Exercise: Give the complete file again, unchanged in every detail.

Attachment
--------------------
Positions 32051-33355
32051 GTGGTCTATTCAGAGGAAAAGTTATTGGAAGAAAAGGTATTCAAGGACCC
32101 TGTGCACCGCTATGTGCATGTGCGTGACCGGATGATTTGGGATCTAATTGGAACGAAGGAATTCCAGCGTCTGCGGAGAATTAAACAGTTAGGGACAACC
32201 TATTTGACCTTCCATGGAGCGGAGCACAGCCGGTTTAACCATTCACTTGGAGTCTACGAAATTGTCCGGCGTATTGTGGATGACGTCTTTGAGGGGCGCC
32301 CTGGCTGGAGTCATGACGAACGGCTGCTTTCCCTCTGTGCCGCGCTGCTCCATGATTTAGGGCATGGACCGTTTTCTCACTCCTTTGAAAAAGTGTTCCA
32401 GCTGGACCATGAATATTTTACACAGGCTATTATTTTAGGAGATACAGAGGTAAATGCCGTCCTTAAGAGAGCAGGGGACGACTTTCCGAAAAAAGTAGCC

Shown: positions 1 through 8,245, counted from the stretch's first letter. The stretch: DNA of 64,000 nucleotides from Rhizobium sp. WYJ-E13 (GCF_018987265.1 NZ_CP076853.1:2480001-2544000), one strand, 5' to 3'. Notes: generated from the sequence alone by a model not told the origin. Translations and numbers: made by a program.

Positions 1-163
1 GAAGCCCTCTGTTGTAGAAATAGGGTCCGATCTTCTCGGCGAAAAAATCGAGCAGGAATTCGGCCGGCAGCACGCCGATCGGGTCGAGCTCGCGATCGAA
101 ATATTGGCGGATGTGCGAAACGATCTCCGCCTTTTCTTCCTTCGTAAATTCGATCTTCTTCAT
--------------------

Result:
Positions 32051-33355
32051 GTGGTCTATTCAGAGGAAAAGTTATTGGAAGAAAAGGTATTCAAGGACCC
32101 TGTGCACCGCTATGTGCATGTGCGTGACCGGATGATTTGGGATCTAATTGGAACGAAGGAATTCCAGCGTCTGCGGAGAATTAAACAGTTAGGGACAACC
32201 TATTTGACCTTCCATGGAGCGGAGCACAGCCGGTTTAACCATTCACTTGGAGTCTACGAAATTGTCCGGCGTATTGTGGATGACGTCTTTGAGGGGCGCC
32301 CTGGCTGGAGTCATGACGAACGGCTGCTTTCCCTCTGTGCCGCGCTGCTCCATGATTTAGGGCATGGACCGTTTTCTCACTCCTTTGAAAAAGTGTTCCA
32401 GCTGGACCATGAATATTTTACACAGGCTATTATTTTAGGAGATACAGAGGTAAATGCCGTCCTTAAGAGAGCAGGGGACGACTTTCCGAAAAAAGTAGCC

Shown: positions 1 through 8,245, counted from the stretch's first letter. The stretch: DNA of 64,000 nucleotides from Rhizobium sp. WYJ-E13 (GCF_018987265.1 NZ_CP076853.1:2480001-2544000), one strand, 5' to 3'. Notes: generated from the sequence alone by a model not told the origin. Translations and numbers: made by a program.

Positions 1-163
1 GAAGCCCTCTGTTGTAGAAATAGGGTCCGATCTTCTCGGCGAAAAAATCGAGCAGGAATTCGGCCGGCAGCACGCCGATCGGGTCGAGCTCGCGATCGAA
101 ATATTGGCGGATGTGCGAAACGATCTCCGCCTTTTCTTCCTTCGTAAATTCGATCTTCTTCAT